CMU business students and BIKE-PGH studying employer support of bike commuting
Greetings Commuting Forum Readers,
I am working with a group of graduate student classmates from the Tepper School of Business at Carnegie Mellon University. We love Pittsburgh cycling and have collaborated with Bike Pittsburgh on a bicycle commuting market research project. Our study looks at ways that the city’s employers can encourage bicycle commuting. The findings will help Bike Pittsburgh communicate the importance of employer support to Pittsburgh businesses. Please take a few minutes to fill out a brief survey and make your voice heard.
We are interested in hearing from anyone employed within the Pittsburgh area, so feel free to share with cyclist and non-cyclist friends alike.
Thank you for your support!
I’m going to share this link on the Free Ride blog since we get SO many people who come in interested in commuting by bike, and mention things that hold them back from commuting by bike everyday.
Rachel, your help is really appreciated!
I hope that our study will show that there are relatively simple things that employers can do to resolve issues that hold back willing bicycle commuters.
I took the survey, and had a couple of observations. First, when it asked what modes I used over the past year, I marked cycling as one mode I’ve used. A question of two later, it seems to have asked me to “go back to a time” when I bicycle commuted. I used to bike commute more frequently (when I lived 3 miles out and not 9 miles, as at present.) I was sort of torn between “when I bike commuted” and present day. Also, I would have liked an option for “sometimes” when asked whether I need access to a vehicle while at work. I don’t need one consistently, but there are certainly days when I can not commute by bike because I have a late meeting, appointment or other “vehicle need.” There’s also no option for “well, there’s no fall back transportation option (transit) if I have to stay past 6 or 7 pm).” Finally, I think your survey has convinced me that I’d be LESS inclined to commute by cycle if there was a shower available to me. My Y is two blocks from my office, and I have NEVER used it for this purpose. If I can’t arrive at work “ready to go” (following a wipe down and a change of clothes in the rest room), I can’t bike commute — I just can do the whole shower/hair thing AFTER I get downtown. Thanks for making this clear to me. I hadn’t figured that out — really — until I took the survey.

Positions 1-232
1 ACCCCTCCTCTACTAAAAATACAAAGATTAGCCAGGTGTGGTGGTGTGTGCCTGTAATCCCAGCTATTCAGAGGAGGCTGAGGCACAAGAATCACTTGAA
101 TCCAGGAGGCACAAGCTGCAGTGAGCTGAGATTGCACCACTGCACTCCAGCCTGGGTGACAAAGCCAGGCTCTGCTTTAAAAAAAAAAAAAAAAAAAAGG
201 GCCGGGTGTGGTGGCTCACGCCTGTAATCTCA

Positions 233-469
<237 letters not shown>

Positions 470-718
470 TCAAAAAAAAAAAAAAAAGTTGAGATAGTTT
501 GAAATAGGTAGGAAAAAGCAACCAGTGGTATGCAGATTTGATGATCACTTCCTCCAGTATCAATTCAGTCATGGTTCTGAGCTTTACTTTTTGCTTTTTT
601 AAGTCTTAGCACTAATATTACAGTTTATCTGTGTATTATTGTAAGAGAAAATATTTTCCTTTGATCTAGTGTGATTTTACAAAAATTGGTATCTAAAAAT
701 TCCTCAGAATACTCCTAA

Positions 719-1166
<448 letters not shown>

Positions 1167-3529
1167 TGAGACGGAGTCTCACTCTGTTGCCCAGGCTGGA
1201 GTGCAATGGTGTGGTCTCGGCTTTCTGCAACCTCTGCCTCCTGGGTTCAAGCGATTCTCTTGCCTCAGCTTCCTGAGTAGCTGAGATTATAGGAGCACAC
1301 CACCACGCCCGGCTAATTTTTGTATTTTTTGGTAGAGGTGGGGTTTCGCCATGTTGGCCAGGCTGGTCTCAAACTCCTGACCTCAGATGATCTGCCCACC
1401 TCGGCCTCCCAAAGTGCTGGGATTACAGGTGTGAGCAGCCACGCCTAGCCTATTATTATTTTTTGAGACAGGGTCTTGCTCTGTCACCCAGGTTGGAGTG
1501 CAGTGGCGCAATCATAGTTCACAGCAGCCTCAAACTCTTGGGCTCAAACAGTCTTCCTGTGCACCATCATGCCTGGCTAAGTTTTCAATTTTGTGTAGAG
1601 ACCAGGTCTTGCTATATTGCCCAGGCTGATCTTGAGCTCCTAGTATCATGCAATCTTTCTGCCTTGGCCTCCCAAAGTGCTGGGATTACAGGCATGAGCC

Swalfoort, thanks for the feedback on our survey. Since you took the time to post your thoughts, I’ll try to explain the intent of some of the questions.
As you pointed out, people’s commuting situations change over time. We thought to ask about bike commuting frequency at its peak because we anticipate that it is easier to increase commutership amongst those with a history of bike commuting versus those who have always relied on a personal automobile and have never tried. Although the distance between your home and work make bicycle commuting less attractive now, it is possible that your history of frequent commuting shapes the way you evaluate potential employer incentives. When asking about vehicle need, we are trying to control for individuals for which bicycle commuting is out of the question. These individuals will presumably not value bike commuting incentives at all, and we’d therefore like to be able to evaluate their responses separately from the responses of potential commuters.
We’re glad that the survey gave you ideas about using the Y for an easier commute!
Hey, you didn’t leave any room for comments at the end of your survey. I have one — I don’t know how much real impact this survey will have, but since you’re a CMU graduate student, why not start by campaigning for bike friendliness from your own university? One thing you could do if you want to help is to talk to firstname.lastname@example.org. Currently they plan to do a study on possibly adding more bike racks in Spring 2010, and they have no plans whatsoever to work with the federal government to grant employees (including graduate students) the bike commuter tax benefit which would be $20 per month as provisioned by the Bicycle Commuter Act. I have no idea why they are not participating in this.
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